Highly irregular

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Southern Illinois University Press, 1974 - Fiction - 166 pages
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Although he is the leading biographer of Mencken and now writes for the paper Mencken himself once wrote for, Carl Bode is his own man before a typewriter and, as this collection shows, a singularly acute observer of popular culture.


In his preface to this first collection of his popular newspaper columns written for the Washington Post and the Balti­more Evening Sun, Carl Bode says about the columns that in their background is “a mixed bag of facts: that I teach American literature at the University of Mary­land in College Park; that I divide much of my off-campus time between Washing­ton and Baltimore; that both as a writer and a teacher I’m attracted by two dizzy­ingly different literary rebels, Henry David Thoreau and H. L. Mencken; that I am delighted by my students and bemused by their ways; and that I’m fasci­nated by the popular culture of our times as it shifts and sashays around.”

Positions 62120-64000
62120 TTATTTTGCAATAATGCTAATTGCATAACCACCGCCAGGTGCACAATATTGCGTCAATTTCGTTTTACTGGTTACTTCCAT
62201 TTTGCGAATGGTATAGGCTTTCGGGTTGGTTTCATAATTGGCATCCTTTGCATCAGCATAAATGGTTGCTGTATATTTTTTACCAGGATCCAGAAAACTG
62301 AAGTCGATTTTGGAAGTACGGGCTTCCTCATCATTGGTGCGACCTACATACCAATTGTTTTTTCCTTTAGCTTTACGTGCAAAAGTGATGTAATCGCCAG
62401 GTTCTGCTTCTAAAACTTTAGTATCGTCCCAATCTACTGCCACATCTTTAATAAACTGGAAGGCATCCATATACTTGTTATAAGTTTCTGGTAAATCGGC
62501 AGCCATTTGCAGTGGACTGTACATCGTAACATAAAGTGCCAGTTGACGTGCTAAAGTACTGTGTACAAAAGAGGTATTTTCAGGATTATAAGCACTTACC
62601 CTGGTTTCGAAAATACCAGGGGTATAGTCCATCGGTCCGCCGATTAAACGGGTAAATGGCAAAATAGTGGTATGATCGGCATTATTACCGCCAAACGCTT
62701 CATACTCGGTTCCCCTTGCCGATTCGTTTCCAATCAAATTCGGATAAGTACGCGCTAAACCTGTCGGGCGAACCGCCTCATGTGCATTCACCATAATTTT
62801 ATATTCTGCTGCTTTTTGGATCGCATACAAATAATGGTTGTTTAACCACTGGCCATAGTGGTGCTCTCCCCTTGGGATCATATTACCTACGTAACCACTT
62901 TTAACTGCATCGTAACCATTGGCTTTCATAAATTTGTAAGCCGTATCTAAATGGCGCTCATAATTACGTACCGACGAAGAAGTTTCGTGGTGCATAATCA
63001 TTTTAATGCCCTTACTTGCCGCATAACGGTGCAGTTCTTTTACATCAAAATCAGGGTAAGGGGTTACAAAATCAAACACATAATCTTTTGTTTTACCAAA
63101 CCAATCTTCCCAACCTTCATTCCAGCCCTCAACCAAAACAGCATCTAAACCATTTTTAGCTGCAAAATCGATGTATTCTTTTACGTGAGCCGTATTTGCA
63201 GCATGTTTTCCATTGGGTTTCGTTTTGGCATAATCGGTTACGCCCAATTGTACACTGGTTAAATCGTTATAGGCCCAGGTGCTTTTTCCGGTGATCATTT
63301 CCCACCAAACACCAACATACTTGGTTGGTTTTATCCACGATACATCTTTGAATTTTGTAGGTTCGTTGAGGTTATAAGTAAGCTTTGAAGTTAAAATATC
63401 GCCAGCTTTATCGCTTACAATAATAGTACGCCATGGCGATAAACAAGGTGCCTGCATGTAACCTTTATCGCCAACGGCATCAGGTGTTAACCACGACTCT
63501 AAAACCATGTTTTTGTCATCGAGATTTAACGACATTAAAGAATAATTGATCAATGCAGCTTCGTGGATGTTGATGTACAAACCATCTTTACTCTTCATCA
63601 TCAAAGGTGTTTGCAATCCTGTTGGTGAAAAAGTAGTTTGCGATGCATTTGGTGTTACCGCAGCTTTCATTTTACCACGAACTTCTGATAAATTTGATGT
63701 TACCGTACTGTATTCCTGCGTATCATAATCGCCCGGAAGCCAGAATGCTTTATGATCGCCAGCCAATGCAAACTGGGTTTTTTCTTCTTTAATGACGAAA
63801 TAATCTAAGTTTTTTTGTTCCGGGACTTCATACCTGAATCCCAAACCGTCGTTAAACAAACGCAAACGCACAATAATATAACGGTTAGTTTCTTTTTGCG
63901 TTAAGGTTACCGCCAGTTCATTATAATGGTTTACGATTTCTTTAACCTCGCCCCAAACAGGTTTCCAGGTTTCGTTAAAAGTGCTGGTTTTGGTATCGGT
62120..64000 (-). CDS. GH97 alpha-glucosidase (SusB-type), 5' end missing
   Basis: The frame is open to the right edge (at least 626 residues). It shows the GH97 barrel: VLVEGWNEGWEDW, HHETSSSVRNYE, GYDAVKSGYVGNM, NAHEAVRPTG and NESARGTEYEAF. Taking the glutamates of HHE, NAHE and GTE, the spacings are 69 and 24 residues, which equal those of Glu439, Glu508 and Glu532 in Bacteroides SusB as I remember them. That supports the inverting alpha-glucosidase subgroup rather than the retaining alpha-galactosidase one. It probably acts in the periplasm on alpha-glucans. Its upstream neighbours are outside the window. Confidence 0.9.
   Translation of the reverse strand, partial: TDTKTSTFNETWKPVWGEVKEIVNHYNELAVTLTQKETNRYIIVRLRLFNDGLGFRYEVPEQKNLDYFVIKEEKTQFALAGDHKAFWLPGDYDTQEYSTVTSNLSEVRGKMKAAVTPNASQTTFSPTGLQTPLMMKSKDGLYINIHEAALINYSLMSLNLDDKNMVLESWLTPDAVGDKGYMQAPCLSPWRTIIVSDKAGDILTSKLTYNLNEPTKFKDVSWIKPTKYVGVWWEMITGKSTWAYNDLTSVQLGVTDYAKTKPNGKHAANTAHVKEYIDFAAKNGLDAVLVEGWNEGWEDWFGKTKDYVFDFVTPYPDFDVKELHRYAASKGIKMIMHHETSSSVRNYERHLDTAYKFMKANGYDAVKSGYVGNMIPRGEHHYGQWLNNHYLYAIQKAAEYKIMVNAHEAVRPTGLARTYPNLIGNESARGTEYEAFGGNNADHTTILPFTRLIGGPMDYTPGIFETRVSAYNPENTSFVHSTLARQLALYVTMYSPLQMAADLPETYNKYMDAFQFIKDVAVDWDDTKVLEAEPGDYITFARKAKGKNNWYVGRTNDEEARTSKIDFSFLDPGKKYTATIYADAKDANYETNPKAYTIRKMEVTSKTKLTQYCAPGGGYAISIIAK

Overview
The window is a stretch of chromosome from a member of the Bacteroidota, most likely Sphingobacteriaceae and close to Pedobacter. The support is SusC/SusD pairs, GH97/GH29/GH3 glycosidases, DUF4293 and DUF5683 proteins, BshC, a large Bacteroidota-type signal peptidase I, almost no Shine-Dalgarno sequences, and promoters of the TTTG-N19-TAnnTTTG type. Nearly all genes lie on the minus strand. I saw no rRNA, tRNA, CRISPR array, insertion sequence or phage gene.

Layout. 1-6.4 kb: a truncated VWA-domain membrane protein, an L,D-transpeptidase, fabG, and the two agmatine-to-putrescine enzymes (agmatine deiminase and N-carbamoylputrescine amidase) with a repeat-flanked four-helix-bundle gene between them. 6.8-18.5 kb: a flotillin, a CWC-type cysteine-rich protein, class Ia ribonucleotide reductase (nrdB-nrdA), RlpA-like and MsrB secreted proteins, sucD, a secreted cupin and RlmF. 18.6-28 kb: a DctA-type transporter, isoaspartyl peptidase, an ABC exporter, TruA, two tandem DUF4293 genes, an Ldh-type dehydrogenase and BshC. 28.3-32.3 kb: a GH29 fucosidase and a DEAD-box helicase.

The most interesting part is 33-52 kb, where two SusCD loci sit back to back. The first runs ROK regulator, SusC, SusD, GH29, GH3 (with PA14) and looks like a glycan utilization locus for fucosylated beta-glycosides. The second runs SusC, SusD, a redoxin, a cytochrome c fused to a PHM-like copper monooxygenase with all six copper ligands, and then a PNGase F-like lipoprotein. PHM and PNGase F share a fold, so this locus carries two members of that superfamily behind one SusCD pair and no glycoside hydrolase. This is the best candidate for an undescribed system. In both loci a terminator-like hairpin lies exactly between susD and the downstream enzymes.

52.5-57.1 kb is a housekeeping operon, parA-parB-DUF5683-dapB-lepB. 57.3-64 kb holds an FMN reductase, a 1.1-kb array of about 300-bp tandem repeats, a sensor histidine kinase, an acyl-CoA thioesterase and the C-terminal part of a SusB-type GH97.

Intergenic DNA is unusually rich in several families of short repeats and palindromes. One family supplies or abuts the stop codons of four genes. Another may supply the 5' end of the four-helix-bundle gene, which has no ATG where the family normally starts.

Readers who relish the human comedy in its American mode will especially en­joy this collection of pieces by an emi­nent student of our civilization who wears his learning lightly.

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About the author (1974)

Carl Bode is the editor of a widely used Thoreau anthology and of Thoreau’s col­lected poems. He is also the founder and first president of the American Studies Association, a past president of the Tho­reau Society of America, a former cultural attaché at the U.S. Embassy in Great Brit­ain, and author or editor of a half-dozen books on popular culture as well as the author of the distinguished biography, Mencken.

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